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The Anonymizer

If you're not concerned about the your privacy on the Internet maybe it's time you should be. There's plenty of evidence to suggest that the idea that your personal data somehow belongs to you is pretty much history.

Many web sites track surfer movements and transactions. Much of the time, this potentially sensative material is kept within the company - unfortunately all too often it isn't.

With e-commerce and advertising income still low at many commercial web sites theres an understandable temptation to use this material to make a quick buck.

There are legitimate reasons for tracking web site activity. Web sites have a legitimate need to understand how surfers are navigating their pages. For one thing, many advertisers will not pay for banner placement without information about web site traffic. It wouldn't be fair to ask commercial sites (which after all are businesses) to go without what is in many cases the only real money a company is bringing in.

Monitoring isn't the problem. The problem is profiling - the practice by which data merchants are able to build sophisticated profiles of consumer tastes and buying habits by collecting information from sources around the web. The accuracy with which technology can assemble a detailed background file on an individual is shocking - and has led to protests by more than one electronic privacy group, including the Web's Electronic Frontier Foundation, tk and tk, and calls for government intervention.

Government in the United States has been historically slow to action in matters relating to commerce on the net. Since the early nineties the Clinton Administration has pursued what could be accurately described as a "lassez net" policy of avoiding regulation. In contrast, the European Union passed a comprehensive if slightly draconian set of privacy rules earlier this year, limiting the ability of Internet companies to collect and resell data.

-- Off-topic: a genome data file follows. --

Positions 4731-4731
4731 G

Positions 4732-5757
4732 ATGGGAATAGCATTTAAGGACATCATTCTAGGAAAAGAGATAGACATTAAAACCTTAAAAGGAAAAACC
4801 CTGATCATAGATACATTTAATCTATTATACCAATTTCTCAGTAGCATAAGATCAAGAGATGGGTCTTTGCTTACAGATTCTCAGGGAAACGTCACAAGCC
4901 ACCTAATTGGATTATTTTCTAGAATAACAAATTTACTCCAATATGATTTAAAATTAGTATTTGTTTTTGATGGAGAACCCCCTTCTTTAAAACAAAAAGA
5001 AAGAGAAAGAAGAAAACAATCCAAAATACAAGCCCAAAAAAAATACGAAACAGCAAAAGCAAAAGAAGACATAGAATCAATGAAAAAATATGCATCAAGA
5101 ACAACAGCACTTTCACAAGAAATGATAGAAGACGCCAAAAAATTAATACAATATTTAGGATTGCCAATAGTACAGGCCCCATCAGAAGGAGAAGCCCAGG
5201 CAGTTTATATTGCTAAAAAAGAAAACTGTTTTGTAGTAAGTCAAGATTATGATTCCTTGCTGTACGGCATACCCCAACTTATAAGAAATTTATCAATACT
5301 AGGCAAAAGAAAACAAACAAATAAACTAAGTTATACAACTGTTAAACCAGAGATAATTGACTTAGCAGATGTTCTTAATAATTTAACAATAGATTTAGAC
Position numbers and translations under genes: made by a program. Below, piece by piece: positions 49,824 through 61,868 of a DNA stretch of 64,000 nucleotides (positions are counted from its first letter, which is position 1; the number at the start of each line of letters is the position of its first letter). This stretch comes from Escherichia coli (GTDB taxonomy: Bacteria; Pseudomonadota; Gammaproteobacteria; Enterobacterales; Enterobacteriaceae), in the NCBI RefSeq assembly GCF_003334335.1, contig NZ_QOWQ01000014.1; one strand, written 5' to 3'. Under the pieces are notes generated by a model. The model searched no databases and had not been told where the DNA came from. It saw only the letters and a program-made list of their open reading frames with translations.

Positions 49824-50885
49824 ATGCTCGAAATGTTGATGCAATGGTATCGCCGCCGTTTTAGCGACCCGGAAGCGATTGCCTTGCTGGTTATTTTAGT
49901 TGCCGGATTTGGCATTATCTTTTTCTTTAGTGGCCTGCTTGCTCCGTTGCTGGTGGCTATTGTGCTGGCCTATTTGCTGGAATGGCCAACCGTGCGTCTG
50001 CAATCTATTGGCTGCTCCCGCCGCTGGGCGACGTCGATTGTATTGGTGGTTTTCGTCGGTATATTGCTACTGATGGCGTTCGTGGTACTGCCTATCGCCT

The problem clearly lies in the potential for the abuse of what should obviously be privliged information. Take a moment to consider the implications of each of the following possibilities.

Insurance companies could theoretically obtain access to confidential medical records and deny coverage to consumers. In fact, an insurance company wouldn't even need to get their hands on your medical records themselves.

Policy decisions could easily be made on the basis of the web sites you visit and the queries you type into search engines.

Does denying adequate health-care on the basis of searches for information about HIV or other potentially expensive (from the point of view of an insurer) diseases, sound fair to you?

Another hypothetical - an employer decides to do a thorough web-based background check. In addition to hiring an agency to look into your driving record, history of past drug use, possible criminal associations and so on, the employer can easily find out what you've been up to on the net. Personal home pages can be examined. (And are).

Posts to discussion groups and newsgroups can remain in cyberspace for eternity. It doesn't take a particularly clever employer to have sometime take an hour or two and check out what you have to say about the upcoming election or what your posted views on gun control might be.

Under the circumstances many surfers (regardless of whether you have something to hide) you many l want to consider taking preventative measures. Sites like the Anonymizer are a good first line of defense.

The Anonymizer is intended to combat such abuses by allowing users to cover their tracks. Visit the Anonymizer before you start your surfing session and your movements will be masked. You'll appear on server logs only as an anonymous visitor.

The site also provides an anonymous hosting service for those who want to post a web site but prefer their identity to remain undisclosed.

Critics claim software like this is an open door for criminals (pedophiles in netpol) to mask their movements, a valid concern for government agencies and law enforcement trying to maintain order on the web. However, in this case, the constitutional issues involved outweigh any possible damage the criminal element could do.


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